Yes this is my first full book. I basically started writing it based on my notes over the past 2 years. I think I will iterate a few times on the current book and provide those as free updates to my readers.

As for a definition of a lead developer. I can just copy and paste from my book. “I think a lead software developer has nothing to do with seniority, smartness or any other measure of hard skill of an individual. To me, a lead software developer is just one of the team, with some extra tasks and a big responsibility for and to his/her peers and the company/client you work for.”

What was the experience of writing the book like? Was it fun? 🙂

It was actually quite fun. I decided to make it easy for me and wrote with the help of LeanPub. You write your book in a Markdown dialect and they render that into a book. EPUB, PDF, Mobi and “ready for print”. The hardest part was being consistent. A good guide on book writing is available on Gumroad.

My biggest lesson was, it doesn’t have to be 300+ pages. Just write on a topic you have a passion for or experience with and once you have said what you need to say. You are done. 10 pages, 100 pages, 300 pages, it is all ok.

I wrote my book mostly to learn and reflect in my own experience over the past two years as a lead developer. So it is all based on my actual experience. I wrote down what works for me and I hope somebody finds a few useful bits in my book. If I make 1 person’s life better. I already doubled the number of people positively affected by my writing.

And a small secret. If you use LeanPub. Publishing on Amazon KDP is very easy. The challenge is to gain traction on Amazon. But I published my book there as well just because I could and now people can also order a print on demand copy through Amazon.

Interesting. I would assume that turning the final text into EPUB, PDF and other formats would actually involve a lot of work.. But it sounds like it didn't?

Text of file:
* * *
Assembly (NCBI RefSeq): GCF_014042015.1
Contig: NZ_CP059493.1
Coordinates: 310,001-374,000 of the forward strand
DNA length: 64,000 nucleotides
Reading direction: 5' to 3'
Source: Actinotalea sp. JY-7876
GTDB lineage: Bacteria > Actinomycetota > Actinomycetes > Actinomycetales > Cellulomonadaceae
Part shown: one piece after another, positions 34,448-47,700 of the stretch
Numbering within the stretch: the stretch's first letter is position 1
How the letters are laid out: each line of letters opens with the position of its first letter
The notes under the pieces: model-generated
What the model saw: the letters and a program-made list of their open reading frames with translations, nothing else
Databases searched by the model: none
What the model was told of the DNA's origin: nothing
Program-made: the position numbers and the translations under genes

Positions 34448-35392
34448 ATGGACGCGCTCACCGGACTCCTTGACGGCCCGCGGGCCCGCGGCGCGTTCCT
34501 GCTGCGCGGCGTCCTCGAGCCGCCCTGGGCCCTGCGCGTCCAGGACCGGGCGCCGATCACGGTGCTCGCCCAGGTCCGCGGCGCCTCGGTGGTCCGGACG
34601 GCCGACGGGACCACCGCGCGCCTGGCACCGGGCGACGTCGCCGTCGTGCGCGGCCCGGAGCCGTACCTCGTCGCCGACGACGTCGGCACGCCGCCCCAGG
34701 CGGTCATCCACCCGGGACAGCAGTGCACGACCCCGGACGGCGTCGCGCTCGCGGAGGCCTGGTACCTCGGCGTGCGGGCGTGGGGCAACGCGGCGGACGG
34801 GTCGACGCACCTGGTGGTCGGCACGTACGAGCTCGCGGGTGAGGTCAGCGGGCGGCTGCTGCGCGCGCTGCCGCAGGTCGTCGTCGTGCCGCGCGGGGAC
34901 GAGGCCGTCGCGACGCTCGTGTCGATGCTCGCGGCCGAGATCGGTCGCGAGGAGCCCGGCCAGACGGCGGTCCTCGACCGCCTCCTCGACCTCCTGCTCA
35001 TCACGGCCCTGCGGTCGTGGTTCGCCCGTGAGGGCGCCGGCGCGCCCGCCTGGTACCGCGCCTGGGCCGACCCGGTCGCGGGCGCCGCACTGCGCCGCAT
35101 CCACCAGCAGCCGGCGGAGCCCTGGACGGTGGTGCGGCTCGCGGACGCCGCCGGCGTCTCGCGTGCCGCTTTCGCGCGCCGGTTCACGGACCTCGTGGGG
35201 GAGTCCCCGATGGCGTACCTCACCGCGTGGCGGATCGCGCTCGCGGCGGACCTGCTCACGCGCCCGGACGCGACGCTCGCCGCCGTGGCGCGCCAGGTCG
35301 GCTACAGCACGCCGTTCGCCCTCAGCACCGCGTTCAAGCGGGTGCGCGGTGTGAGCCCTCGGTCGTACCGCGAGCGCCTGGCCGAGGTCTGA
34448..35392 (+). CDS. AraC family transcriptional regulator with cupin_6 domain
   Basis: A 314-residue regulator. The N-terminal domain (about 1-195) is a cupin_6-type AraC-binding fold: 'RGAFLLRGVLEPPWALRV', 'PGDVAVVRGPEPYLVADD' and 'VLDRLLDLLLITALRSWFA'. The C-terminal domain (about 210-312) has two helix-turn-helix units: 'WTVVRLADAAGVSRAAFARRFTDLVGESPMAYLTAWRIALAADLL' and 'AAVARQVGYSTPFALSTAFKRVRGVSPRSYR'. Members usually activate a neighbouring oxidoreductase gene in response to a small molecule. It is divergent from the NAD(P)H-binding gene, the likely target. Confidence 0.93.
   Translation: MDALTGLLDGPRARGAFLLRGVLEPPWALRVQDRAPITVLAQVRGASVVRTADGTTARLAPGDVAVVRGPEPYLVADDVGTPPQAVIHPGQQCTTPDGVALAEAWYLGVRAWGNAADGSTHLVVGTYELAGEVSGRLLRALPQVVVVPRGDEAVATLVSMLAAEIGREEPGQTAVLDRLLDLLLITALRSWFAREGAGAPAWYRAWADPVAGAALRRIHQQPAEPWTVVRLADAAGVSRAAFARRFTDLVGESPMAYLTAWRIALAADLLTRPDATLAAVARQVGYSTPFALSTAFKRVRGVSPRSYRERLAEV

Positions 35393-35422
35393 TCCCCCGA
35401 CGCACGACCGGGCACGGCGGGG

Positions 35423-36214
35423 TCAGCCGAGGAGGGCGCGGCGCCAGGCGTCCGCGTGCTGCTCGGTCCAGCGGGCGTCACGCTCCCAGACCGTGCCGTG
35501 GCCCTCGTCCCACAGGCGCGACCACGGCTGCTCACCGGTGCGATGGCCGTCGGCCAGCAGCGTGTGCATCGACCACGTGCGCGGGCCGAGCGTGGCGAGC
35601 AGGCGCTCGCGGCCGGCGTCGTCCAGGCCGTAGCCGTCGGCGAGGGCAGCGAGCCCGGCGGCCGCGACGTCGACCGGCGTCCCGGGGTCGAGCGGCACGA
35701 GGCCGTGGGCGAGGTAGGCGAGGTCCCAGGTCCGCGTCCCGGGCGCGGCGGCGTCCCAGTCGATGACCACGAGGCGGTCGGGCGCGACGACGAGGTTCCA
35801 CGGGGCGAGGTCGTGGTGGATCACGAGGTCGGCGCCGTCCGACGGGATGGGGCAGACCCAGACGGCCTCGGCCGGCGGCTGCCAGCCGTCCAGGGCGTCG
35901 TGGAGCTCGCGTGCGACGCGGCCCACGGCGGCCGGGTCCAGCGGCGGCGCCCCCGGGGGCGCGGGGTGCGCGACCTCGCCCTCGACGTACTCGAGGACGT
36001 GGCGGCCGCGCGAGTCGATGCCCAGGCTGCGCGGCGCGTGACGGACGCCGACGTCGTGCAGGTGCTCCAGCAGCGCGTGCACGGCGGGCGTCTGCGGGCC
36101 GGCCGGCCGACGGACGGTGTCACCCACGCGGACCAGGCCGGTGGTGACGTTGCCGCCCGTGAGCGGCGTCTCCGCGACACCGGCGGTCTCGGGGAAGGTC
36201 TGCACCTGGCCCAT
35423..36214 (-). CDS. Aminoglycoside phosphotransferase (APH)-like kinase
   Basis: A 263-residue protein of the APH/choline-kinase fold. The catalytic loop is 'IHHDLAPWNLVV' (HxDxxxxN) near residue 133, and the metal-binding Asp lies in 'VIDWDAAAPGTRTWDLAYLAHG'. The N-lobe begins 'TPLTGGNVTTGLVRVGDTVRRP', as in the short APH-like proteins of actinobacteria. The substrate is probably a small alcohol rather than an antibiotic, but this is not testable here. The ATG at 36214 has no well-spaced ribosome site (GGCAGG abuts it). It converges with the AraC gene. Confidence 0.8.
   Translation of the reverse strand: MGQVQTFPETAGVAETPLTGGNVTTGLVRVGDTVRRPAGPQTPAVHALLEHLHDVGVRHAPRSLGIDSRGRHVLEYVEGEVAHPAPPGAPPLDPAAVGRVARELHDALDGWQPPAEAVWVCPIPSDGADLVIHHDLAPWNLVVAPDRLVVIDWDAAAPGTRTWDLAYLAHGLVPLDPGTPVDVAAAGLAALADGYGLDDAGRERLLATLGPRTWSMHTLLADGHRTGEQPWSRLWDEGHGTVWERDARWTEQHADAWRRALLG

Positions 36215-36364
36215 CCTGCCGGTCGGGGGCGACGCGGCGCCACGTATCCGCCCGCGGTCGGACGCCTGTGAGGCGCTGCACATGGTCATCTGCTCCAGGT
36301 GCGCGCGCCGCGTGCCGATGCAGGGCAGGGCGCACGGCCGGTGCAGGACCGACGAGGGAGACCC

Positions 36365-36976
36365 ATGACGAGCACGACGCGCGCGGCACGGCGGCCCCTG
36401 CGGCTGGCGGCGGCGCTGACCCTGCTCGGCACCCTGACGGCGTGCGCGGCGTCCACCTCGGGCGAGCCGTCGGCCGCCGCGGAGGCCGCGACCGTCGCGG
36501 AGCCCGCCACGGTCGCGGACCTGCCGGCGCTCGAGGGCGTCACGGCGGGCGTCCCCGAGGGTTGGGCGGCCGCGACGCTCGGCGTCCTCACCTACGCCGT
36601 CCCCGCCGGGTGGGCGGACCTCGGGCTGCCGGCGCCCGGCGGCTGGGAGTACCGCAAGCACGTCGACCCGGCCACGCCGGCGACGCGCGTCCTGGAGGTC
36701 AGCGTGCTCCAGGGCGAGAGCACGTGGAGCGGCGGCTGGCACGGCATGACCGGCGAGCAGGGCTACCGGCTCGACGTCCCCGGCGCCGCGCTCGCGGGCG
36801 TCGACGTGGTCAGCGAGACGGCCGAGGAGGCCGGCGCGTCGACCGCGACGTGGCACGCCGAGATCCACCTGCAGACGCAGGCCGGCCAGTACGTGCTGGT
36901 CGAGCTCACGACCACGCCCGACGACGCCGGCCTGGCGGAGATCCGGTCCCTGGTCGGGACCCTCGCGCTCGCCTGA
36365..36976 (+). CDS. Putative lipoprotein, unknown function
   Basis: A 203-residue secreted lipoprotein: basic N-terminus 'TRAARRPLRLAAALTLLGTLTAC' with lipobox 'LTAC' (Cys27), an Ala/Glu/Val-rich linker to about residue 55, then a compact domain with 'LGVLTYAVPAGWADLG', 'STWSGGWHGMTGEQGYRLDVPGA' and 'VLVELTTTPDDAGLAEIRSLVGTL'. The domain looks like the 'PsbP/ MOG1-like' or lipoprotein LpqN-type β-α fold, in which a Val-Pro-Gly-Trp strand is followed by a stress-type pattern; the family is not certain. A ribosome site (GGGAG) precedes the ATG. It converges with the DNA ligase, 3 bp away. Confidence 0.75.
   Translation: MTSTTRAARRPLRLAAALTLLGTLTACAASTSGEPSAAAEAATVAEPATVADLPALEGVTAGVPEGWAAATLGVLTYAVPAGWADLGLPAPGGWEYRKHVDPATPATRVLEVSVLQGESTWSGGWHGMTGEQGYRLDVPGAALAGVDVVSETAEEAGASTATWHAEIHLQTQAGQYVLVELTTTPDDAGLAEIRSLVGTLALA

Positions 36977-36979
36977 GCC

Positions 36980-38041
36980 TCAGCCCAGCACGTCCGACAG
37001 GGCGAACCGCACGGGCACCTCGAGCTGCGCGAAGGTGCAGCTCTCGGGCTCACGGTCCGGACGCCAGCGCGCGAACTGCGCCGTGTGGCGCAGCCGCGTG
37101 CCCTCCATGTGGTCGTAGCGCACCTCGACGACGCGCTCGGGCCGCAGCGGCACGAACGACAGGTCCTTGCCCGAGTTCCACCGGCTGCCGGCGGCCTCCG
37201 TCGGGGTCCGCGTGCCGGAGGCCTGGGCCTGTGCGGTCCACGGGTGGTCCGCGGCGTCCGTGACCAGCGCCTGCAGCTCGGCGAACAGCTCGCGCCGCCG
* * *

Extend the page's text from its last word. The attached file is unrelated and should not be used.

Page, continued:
You just press a button. And be willing to accept what LeanPub outputs. Which in my view is great.

Had no idea it can be this convenient!

You have a magic wand... and can change one thing about iOS development. What?

Compile times. Ages ago Java was already to compile incrementally successfully without too many issues. Xcode doing better in that area would be amazing. Current project I work on needs 5+ minutes for a clean build and about 1 for an incremental build if I am lucky. We. Already have been very aggressive in chasing down causes of slow compiles. Probably getting rid of all Objective-C will help too. No more mixed project is a goal for this year. 🤞

To step away from code, podcasts, conferences and the book 😄 what you do to relax?

I walk. Every day. At least 45 minutes. But I feel better when I hit an hour. Once or twice I don’t walk, I run. I do have the luxury of a Royal Estate of the Dutch Crown near my home with a public park area with miles and miles of well-maintained walking paths.

Also some fitness and running.

And my kids, Lisa and Milan are a joy to just play with. My wife just lets me do my thing mostly. Unless I slack on my chores. The two of us talk a lot when the kids are asleep and I’m not busy.

That's great! Walking is nice to chill out and to listen to podcasts 🙂

Thanks so much for taking the time! Do you want to give someone or something a shoutout?

Absolutely. There are so many. Especially everyone who has been a guest on my podcast or will be. :)

But I’d say talk with Chris Vaselli (@chrisvasselli). He’s been a guest on my podcast but his story is so interesting and powerful. He took a long road, but he is now in a place with his product that I think is awesome.

And I’d like to mention Bart (@barthoffman), Marco (@eMilty) and Jolanda from CocoaHeadsNL. The four of us organise CocoaHeadsNL. Especially Bart, he saved me on multiple occasions from doing something stupid.😅